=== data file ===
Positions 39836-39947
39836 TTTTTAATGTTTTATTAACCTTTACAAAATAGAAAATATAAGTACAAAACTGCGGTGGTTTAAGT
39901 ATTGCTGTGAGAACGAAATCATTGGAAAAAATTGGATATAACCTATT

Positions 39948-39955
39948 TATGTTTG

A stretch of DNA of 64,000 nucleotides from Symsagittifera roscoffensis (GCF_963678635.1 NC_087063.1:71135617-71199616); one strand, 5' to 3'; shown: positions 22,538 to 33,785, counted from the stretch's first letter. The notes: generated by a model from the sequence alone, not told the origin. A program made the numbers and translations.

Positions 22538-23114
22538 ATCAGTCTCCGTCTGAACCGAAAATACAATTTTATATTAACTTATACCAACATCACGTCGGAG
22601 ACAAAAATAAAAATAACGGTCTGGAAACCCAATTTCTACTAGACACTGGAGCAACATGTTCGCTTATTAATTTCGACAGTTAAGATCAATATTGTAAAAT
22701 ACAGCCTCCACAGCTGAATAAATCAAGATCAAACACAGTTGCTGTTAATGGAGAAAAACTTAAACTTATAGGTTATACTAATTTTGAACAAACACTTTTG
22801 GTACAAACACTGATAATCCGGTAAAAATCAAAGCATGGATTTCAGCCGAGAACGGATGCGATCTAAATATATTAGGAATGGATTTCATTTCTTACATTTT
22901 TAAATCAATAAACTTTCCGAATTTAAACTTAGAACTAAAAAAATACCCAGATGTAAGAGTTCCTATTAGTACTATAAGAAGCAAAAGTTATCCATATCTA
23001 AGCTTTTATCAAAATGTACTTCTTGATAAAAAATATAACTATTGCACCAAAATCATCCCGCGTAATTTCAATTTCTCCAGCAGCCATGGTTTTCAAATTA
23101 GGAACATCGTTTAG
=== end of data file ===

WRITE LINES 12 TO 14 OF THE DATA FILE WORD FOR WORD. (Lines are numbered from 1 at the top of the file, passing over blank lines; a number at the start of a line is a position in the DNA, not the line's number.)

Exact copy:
22901 TAAATCAATAAACTTTCCGAATTTAAACTTAGAACTAAAAAAATACCCAGATGTAAGAGTTCCTATTAGTACTATAAGAAGCAAAAGTTATCCATATCTA
23001 AGCTTTTATCAAAATGTACTTCTTGATAAAAAATATAACTATTGCACCAAAATCATCCCGCGTAATTTCAATTTCTCCAGCAGCCATGGTTTTCAAATTA
23101 GGAACATCGTTTAG